Sunday, February 12, 2017

Chatbots: conversation as AI planning

I just love those YouTube videos of Internet-connected dolls. They're Wifi-linked to IBM's Watson, or some similar AI-in-the-cloud.

You'd think that the conversation would be scintillating - insofar as talking to a small child might have its moments.

But no, in the clip the adorable child is always shown asking the doll, "How far away is the Moon?" and the doll shows its conversational prowess by reciting Wikipedia.

Surely we can do better.

It's good to recall that we converse in order to achieve objectives. Sometime those objectives are indeed objective - as when we wonder how far away is the Moon.

Most of the time, though, the objectives are more about our more basic human desires. The need for sympathy, approbation, bonding against a third party, humiliation and revenge.

Oh dear, I've been listening to Cersei Lannister again..

Cersei and Margaery

Conversation is composed of speech acts directed towards goals, the goals often being the alteration of emotional states. Real-life chat is therefore very dependent on the accurate reading of emotional cues: facial expressions, tone of voice or other body language. No wonder email and WhatsApp chats go awry so often.

This suggests that a chatbot (a better Eliza) should treat conversation as an AI planning task.*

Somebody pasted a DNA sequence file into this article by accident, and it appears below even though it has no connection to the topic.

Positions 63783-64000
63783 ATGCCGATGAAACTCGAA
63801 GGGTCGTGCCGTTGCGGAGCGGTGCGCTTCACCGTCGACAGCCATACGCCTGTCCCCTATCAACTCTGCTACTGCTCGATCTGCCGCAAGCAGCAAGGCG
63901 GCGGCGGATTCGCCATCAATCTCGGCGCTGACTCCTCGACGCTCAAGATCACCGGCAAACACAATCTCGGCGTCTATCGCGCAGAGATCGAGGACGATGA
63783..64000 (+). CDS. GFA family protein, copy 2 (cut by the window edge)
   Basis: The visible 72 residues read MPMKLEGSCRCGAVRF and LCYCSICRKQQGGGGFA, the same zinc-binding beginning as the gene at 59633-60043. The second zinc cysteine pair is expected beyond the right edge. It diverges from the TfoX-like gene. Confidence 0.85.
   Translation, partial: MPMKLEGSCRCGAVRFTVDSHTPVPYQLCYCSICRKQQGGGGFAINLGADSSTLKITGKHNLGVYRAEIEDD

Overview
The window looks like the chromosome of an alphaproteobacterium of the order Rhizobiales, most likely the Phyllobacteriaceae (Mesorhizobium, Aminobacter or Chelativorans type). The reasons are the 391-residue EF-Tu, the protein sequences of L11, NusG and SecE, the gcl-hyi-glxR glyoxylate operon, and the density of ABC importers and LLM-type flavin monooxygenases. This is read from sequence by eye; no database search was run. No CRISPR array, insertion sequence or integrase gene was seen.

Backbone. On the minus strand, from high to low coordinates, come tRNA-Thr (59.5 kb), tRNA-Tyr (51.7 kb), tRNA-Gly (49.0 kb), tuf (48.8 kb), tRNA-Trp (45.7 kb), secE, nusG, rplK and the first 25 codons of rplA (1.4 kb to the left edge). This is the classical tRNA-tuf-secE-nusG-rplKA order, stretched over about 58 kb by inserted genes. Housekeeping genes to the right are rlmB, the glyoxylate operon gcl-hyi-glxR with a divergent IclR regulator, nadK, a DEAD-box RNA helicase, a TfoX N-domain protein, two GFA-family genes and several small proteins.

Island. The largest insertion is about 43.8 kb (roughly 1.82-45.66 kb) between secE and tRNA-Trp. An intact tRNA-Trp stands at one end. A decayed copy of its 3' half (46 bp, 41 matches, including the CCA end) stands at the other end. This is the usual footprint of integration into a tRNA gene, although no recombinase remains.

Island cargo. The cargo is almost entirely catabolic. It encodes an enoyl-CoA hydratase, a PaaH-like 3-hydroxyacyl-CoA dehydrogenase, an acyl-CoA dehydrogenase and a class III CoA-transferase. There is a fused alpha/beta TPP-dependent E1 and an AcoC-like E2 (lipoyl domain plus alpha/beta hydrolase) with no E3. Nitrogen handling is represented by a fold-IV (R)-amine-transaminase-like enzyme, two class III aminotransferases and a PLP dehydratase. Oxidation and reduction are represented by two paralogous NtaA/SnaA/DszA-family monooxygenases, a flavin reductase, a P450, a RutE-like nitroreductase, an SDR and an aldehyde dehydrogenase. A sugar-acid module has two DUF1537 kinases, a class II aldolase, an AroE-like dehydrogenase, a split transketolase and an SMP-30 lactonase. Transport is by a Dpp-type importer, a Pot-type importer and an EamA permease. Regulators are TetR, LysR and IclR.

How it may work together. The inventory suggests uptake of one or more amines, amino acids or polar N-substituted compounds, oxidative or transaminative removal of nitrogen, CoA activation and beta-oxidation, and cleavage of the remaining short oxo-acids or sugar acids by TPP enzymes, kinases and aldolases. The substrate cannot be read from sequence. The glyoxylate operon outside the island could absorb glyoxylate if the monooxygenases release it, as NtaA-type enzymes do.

Naturally I'm not the first to realise that - this 1980 article - but it's the next place to go.

This relatively recent Stanford review - Conversational Agents - is quite illuminating (PDF slides).


Call me an old GOFAI-nostalgic but bottom-up number-crunching the stats is subject to diminishing returns as we move to higher cognitive tasks. Which is why I'm less than impressed by the tedious Google Assistant in Allo.


* I mean like GPS. Most conversational chatbots - like Google Assistant - cope with the extreme difficulties of unrestricted natural language input by giving a series of response-text buttons for the user to select ("Tell me a joke").

In a formalised conversational model, the chatbot should treat the conversation as a two-person game-tree. The opponent (user) has a choice of possible conversational rejoinders ('moves') which the program has a chance of understanding, and which propel the conversation forward in some direction.

Best to look at the planner conversation 'speech-act' rule-base and list the possible responses (need a way to flag input-variables) so as to guide the user.


Chatbot>: "What's your brother's name?

[I understand best:
   1. <first-name>
   2. <first-name> <second-name>
   3. <name> but we call him <nickname>
   4. I don't have a brother.
   5. Could we move on to another topic?
You can enter the response number if there's no information to give.]

User>:  Jimmie.

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